ORIGINALLY WRITTEN DON RATZLAFF
Despite a decline in some revenue sources, the Hillsboro City Council will come close to meeting its objective of not raising the local mill levy for its 2003 budget year, according to preliminary figures reviewed at the July 16 meeting.
City Administrator Steven Garrett told council members the 2003 city budget will require a levy “just under 42 mills,” compared to a levy of 40.977 for the current year.
“The story is we’re in the right neighborhood and we should be able to meet our goal regarding the mill levy,” Garrett said.
The council will meet Thursday to review the final draft of the budget, which will likely include some cuts in the general fund. If council approves it, the budget will be published on or before Aug. 5, as required by state law. The council will hold a public hearing on the budget Aug. 13.
In another matter, the council agreed to Garrett’s recommendation that a proposal from an ad hoc citizens’ committee to develop a linear park along three blocks of abandoned railroad corridor in Hillsboro be passed on to the city Planning & Development Commission.
The proposal called for the city to invest $5,000, plus some equipment and worker hours, toward the project.
“Are we just avoiding controversy?” Councilor Len Coryea asked about Garrett’s proposal.
“Because this is a planning issue, this would be the proper place for it,” Garrett replied, adding: “This is not the place to have the ‘Rails to Trails’ debate.”
Asked if he had surveyed adjacent property owners about the project, as had been decided at the council’s previous meeting, Garrett said he had not begun that process.
Mayor Delores Dalke said land ownership issue is still a significant issue. Even if the courts have ruled that the Central Kansas Conservancy owns the right-of-way on the property, it is actually owned by the national railbank on behalf of the Union Pacific Railroad, which has the right to reclaim the land at any time if it wants to reopen the line.
“If you’ve built something on the property, they can run a track right through it,” she said.
At Garrett’s request, City Attorney Dan Baldwin updated the council on the city’s inquiry about using a letter of credit from Eldred Kunkel Associates to cover $28,500 owed for special assessments on property the California company owns in Hillsboro’s Willow Glen housing development.
“Since we have been here last, I have worked through the transfer department of Emprise Bank and drew a draft for the full amount due through Aug. 1,” Baldwin said.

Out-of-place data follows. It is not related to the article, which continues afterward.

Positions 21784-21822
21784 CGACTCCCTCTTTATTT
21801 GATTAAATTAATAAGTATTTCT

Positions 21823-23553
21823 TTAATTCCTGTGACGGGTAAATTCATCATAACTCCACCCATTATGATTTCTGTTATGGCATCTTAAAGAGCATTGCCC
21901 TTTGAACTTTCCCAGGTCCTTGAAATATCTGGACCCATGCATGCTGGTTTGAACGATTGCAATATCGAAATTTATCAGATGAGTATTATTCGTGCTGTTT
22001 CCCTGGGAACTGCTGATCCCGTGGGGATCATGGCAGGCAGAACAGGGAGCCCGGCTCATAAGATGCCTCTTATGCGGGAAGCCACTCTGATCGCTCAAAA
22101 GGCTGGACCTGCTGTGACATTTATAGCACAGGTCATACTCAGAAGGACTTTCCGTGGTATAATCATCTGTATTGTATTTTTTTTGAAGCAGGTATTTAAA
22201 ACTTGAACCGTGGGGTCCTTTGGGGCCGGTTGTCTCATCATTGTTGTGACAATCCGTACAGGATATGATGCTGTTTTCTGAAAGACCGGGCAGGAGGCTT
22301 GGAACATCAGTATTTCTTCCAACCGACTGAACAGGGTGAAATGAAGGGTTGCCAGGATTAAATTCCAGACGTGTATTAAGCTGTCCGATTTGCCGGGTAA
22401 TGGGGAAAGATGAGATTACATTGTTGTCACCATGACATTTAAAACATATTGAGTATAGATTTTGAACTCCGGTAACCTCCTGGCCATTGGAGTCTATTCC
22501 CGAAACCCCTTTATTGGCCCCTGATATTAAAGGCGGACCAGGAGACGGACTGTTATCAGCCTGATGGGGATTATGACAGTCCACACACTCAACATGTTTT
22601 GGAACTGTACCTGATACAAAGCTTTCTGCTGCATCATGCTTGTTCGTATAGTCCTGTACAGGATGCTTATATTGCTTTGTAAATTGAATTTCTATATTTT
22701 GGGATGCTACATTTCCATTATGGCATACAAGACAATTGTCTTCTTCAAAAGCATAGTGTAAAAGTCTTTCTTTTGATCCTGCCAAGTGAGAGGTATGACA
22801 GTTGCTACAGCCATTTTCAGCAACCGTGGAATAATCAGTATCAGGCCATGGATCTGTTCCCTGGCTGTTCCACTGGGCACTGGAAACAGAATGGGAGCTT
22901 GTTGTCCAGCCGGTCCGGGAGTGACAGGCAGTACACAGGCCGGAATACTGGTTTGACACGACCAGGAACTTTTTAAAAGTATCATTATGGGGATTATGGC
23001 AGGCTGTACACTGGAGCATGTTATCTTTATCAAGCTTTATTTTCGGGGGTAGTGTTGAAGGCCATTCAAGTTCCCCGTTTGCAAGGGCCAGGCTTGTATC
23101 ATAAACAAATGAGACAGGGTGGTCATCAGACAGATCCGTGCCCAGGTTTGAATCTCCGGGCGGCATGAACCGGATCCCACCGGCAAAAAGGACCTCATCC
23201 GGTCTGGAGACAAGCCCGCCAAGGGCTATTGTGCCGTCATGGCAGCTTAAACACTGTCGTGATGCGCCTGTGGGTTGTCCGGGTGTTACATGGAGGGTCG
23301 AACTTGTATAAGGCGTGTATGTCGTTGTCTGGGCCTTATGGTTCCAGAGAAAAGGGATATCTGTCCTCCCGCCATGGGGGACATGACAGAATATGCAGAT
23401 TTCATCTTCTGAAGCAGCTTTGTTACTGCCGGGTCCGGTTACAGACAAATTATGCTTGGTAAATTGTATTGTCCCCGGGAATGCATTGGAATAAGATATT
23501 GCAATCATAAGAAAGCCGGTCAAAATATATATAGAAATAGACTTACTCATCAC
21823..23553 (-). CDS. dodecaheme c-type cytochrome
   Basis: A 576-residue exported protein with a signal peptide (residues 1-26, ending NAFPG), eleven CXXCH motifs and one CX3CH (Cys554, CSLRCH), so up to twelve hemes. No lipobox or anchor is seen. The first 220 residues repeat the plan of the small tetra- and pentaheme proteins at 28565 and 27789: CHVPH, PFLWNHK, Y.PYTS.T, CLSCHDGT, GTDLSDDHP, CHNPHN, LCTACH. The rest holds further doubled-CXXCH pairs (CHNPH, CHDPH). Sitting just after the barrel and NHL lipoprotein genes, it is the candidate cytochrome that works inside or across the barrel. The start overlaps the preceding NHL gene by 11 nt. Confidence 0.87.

He said this was the first time he had worked with a letter of credit. As he learned more what it entailed, he backed off asking for the full $119,000, as had been suggested at the council’s previous meeting.
“I think that’s worked out favorably,” Baldwin said, adding he had not yet received a response from the California bank holding the letter of credit.
Garrett reported Willow Glen developers Bruce and Sherry Kunkel, Hillsboro, were “somewhat concerned” that the discussion at the previous meeting had presented a false impression about Willow Glen’s financial situation.
“They’re wondering if it makes the development look less than healthy,” Garrett said. “Frankly, I’m not sure how we could have had that discussion without someone coming to that conclusion. If there was a better way of handling it, I’m not sure what it was. I think all of us were in unchartered waters.
“All we wanted was for the specials to be paid one way or the other-and I think (the Kunkels) were forthright in letting us know we could draw on the letter of credit,” Garrett said.
In other matters, the council:
n accepted a bid of $18,185 from Hillsboro Ford Mercury for a 2003 pickup truck for the city’s electrical department. Irv Schroeder County Motors and Wrights’ Chrysler-Plymouth-Dodge, both from Hillsboro, also submitted bids for comparable vehicles.
n granted a cereal malt beverage license for JTJ, the corporate designation for Vogt’s IGA.
n approved a recommendation from Mayor Dalke that Lowell Goering and Shawn Edwards be reappointed to new terms on the Planning & Development Commission.
n raised municipal court costs to $40 for both traffic and ordinance violations; that represents an increase of $2 for traffic violations and $8 for ordinance violations.
n approved paying $54,036.83 to Barkley Construction for work done through Aug. 1 on the intersection of Grand and Washington streets and the alley running west of city hall.
n approved an engineering contract for adding lights at the city airport; such a contract is required to meet grant requirements. The Kansas Department of Transportation will provide $63,000 for the $70,000 project, and the city will provide the remaining $7,000. Engineering expenses were projected to be around $9,000.
n took no action after two executive sessions-one with Police Chief Dan Kinning regarding personnel, and the other regarding the acquisition of property